One of the reasons I’ve been shorter than usual of blogging time lately is that I’ve been attempting to make it to rather more seminars than I did the previous term. Of course, this then leaves me more to write up in less time… But still, we try. I have been especially trying to make it to the Earlier Middle Ages seminar at the Institute of Historical Research, because the program’s been very interesting to me this term. Thus, on the 3rd February I made it down there in order to hear Professor Mayke de Jong of Utrecht speak to the title, “The penitential state – a year later”.
For those not deep in Carolingian history, the title derives from the fact that last year Professor de Jong published a history of the reign of Louis the Pious (“Son of Charlemagne”!) entitled The Penitential State: authority and atonement in the reign of Louis the Pious 814-840, and she was supposed to be coming and giving us a retrospective on its publication and where she was with those ideas now. Where she is, however, is starting another book centering on one of the key sources, the Epitaphium arsenii by Paschasius Radbertus, sometime Abbot of Corbie, provisionally to be entitled Epitaph of an Era. This is a tricky source, because it’s a highly allusive political dialogue written with all the characters given meaningful pseudonyms, in very stylised Latin, and according to Professor de Jong the current English translation is not really up to representing this complexity. Underneath its distancing strategies, it tells the story of how Abbot Wala of Corbie, noble and illustrious predecessor of Radbert, was exiled from the court for standing up for truth, virtue and the Carolingian way. It is therefore very partisan, and extremely bitter, not least because by the time Radbert was writing the latter part of it he’d been expelled from Corbie himself (which raised the question of what sources he had, but Professor de Jong was pretty sure he had places he could go—this is interesting mainly because whereas the earlier part of the text is absolutely singing with Scriptural allusion the latter has no Biblical cites at all, and this would seem therefore to be a deliberate choice). Nonetheless, it’s been quite influential, firstly in damning the character of the Empress Judith, accused of adultery with Bernard Marquis of Septimania but cleared after the coup of 830, and secondly in presenting that coup as a desperate attempt by supposed loyalists to rid the Emperor of his dubious advisors (not least Bernard), rather than, well, you know, a coup. (I have argued before that I think the representation of Bernard as a dandyish incompetent based on this source has sunk far too far into the historiography when he was actually clearly a scheming unscrupulous dissimulator who was far too effective to remove simply.)
So, it is a problem, and there isn’t really that much scholarship on it (that which there is being basically the work of none other than David Ganz). Mayke is set to change all this and what she did was to talk us through the book structure as she plans it and some of the issues it presents. I shan’t try and summarise those, because they’re quite technical and I’m not really the person to deal in the subtleties of the Scriptural usage. I will wait for Professor de Jong’s translation! But the points that seemed to catch the interest of the seminar were, firstly that this is one of a wave of several pieces of historiographical writing by court exiles who really want back in, insiders who lost the court politics game and want to put across that this is because they were too righteous to win when everyone cheats; that it is very hard to see through these texts to a real course of events (especially when a lot of the course of events must only have been taking place in the courtiers’ heads anyway) but that we can at least bring to life the personal subtexts of our authors, and this may be a way in which early medieval biography is possible (a relief to some I’m sure); and lastly (and this was mainly Michael Wood’s point, for lo he was there) that there are other kings who subsequently pick up Louis the Pious’s penitential style, and we wondered what they were reading or to whom they were listening so as to get the idea. Much to think about, and all fairly high-level, but it is of course by this kind of intense engagement with the sources that we can equip ourselves to look out at the society from which they came and see it with eyes more like those of our writers.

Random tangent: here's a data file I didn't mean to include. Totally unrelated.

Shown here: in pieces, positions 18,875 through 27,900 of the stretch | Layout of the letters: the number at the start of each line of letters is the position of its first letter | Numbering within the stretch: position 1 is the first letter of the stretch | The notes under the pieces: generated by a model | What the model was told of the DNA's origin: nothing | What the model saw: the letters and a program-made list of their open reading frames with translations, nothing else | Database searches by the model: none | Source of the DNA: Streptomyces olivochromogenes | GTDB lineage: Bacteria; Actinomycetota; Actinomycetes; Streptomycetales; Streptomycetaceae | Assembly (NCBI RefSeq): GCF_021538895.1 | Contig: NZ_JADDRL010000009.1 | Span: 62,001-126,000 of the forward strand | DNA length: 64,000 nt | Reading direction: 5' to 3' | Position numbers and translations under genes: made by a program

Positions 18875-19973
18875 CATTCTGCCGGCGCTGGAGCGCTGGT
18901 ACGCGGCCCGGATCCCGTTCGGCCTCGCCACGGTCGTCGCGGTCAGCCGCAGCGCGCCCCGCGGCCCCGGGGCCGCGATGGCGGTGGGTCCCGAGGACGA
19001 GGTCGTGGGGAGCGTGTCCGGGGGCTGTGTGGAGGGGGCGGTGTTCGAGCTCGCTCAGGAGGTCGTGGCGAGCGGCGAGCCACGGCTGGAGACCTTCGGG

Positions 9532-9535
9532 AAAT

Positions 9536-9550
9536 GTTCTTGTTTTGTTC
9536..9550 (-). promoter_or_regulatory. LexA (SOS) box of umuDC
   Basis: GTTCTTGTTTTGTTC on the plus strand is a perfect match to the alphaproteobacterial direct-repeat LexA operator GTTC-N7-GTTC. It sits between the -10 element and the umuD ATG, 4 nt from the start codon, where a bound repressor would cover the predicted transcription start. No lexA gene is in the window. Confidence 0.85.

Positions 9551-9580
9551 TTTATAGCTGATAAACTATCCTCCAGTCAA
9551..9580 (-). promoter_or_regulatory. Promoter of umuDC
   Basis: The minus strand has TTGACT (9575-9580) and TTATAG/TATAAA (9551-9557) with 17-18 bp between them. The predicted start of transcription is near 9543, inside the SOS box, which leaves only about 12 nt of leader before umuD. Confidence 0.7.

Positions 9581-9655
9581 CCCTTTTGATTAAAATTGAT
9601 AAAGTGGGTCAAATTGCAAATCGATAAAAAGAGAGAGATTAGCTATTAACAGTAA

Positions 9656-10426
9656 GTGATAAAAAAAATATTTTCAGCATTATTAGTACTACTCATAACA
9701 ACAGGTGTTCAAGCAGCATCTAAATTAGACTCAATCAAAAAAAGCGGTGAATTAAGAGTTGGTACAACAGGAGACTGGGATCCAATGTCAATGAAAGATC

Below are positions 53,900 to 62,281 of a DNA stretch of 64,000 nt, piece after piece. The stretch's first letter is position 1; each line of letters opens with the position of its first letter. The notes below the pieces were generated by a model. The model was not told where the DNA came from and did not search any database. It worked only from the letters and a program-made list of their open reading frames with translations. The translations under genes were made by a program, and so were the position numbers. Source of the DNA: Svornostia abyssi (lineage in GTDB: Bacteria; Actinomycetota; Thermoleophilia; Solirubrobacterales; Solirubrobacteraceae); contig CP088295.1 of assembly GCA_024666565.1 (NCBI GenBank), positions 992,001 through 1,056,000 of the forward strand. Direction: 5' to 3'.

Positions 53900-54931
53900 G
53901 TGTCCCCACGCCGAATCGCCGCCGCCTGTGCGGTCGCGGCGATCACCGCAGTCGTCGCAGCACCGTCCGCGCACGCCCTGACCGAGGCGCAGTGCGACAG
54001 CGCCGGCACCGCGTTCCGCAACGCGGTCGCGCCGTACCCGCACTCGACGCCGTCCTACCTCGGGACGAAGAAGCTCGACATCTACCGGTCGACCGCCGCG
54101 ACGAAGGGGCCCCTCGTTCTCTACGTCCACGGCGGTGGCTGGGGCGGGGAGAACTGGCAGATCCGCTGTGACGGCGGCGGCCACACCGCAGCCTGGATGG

The actual text of the Epitaphium was edited by Ernst Dümmler as “Das Epitaphium Arsenii” in Abhandlungen der königlichen Akademie der Wissenschaften zu Berlin, philosophisch-historische Klasse 2 (Berlin 1900), pp. 1-98; for reference to an older online version see here. Currently the only translation into English is Allen Cabaniss (transl.), Charlemagne’s Cousins: contemporary lives of Adalhard and Wala (Syracuse 1967). For work on it, and the events it describes, see most immediately David Ganz, “The Epitaphium Arsenii and Opposition to Louis the Pious” in Peter Godman & Roger Collins (edd.), Charlemagne’s Heir: new perspectives on the reign of Louis the Pious (Oxford 1990), pp. 537-550, and of course now M. de Jong, The Penitential State: authority and atonement in the reign of Louis the Pious 814-840 (Cambridge 2009), for now…